Council Tax instalments – what months do I pay ?

By | November 12, 2016

Council Tax instalmentsCouncil Tax instalments are one of the main causes of disputes regarding Council Tax.

We will look at what you should be paying and some of the common questions which arise.

How many Council Tax instalments do I get ?

The short answer is , it depends !

If you are on a statutory payment plan:

If your Council Tax demand notice is issued so that your first instalment is in April then you will get 10 monthly instalments or 12 monthly instalments (if you’ve chosen that payment plan). Some local authorities may also allow you to pay weekly or fortnightly.

For each month later in the year the number of instalments will be reduced by 1 – bear in mind though that they must give you 14 days notice of a payment so you they may have to skip a month to make the next payment date. The same basic principle will apply if you pay weekly or fortnightly.

If a demand notice is issued where the first payment would fall in February or March then if you have a 10 month instalment plan you will only be given 1 instalment. The same basic principle will apply if you pay weekly or fortnightly. If you pay on a 12 monthly instalment plan you will continue to pay monthly across February and March.

If you are on a non-statutory plan made by or agreed with your local authority:

Within the standard framework of Council Tax payments being made between April and March, and allowing 14 days before a payment is due, then the local authority may agree a specific payment arrangement with you which is different from the standard statutory plan. In this case you need to check your Council Tax demand notice for payment dates but you should be aware that normal rules will still apply regarding missed or late payment.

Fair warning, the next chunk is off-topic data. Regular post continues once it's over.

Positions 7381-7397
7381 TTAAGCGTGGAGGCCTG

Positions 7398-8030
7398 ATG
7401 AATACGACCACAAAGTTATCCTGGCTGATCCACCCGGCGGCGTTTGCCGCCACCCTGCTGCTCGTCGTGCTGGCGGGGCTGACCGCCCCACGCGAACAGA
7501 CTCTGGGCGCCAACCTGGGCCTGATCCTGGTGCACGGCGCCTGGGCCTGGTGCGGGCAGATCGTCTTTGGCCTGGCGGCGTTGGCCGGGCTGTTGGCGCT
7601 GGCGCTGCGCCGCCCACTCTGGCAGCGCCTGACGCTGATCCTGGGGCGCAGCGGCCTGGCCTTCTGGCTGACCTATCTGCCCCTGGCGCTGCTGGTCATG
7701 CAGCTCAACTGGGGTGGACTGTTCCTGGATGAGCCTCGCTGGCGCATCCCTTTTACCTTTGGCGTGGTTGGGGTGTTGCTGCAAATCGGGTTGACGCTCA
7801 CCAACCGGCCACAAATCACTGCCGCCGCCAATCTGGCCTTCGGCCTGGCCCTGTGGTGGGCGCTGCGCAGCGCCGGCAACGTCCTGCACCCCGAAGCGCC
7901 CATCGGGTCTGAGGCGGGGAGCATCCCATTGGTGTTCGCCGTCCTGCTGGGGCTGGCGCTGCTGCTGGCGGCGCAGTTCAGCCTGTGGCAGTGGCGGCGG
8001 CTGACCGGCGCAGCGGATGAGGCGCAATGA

Why have I been given fewer instalments ?

In certain cases, where you have a very small balance outstanding, the number of instalments may be reduced so that each instalment is ordinarily no less than £5 (if the total balance is less than £10 you may only get 1 instalment)

When should my instalments be paid ?

Unless your Council Tax Demand notice states otherwise then all payments are due on the 1st of each payment month and payment should be received by the local authority no later than date.

If payment isn’t received on or before the date shown then the local authority can issue a reminder notice and you may lose the right to pay by instalments.

Do I get really two free months ?

There is a common misunderstanding that Council Tax is not due for February and March. It is correct to say that, ordinarily, payments will not be requested in February and March however this is only because the Council Tax for those months is rolled up in the payments you have already made.

Check your Council Tax demand notice for further details on your payments as there are situations where instalments may still be due during February and March.

Can I choose the months I pay?

The simple answer is no – you can sometimes change the dates slightly by swapping between the 10 and 12 month statutory plans but other than that the decision is purely in the discretionary hands of the Local Authority as to whether they will allow a scheme which changes the payment dates (even with this they are limited as to what they can offer).

What if I move out of a property ?

If you move out of a property then any outstanding Council Tax will become due in one payment, no earlier than 14 days from when the Council Tax demand notice was issued.

Advice & Assistance from LGFA92

Good quality help with your Council Tax help dispute can be hard to come across – there’s a lack of independent, expert, places where you can get the help you need however LGFA92 are here to change that. For further, written, assistance on this matter we’d be happy to provide a quote.

Contact us today. Email us at [email protected], Call us on 0191 6451118.

This article is solely the view of LGFA92, the Council Tax agents and experts, based on our interpretation of legislation. Your local authority is free to dispute this view. A binding decision may require the intervention of a valuation tribunal.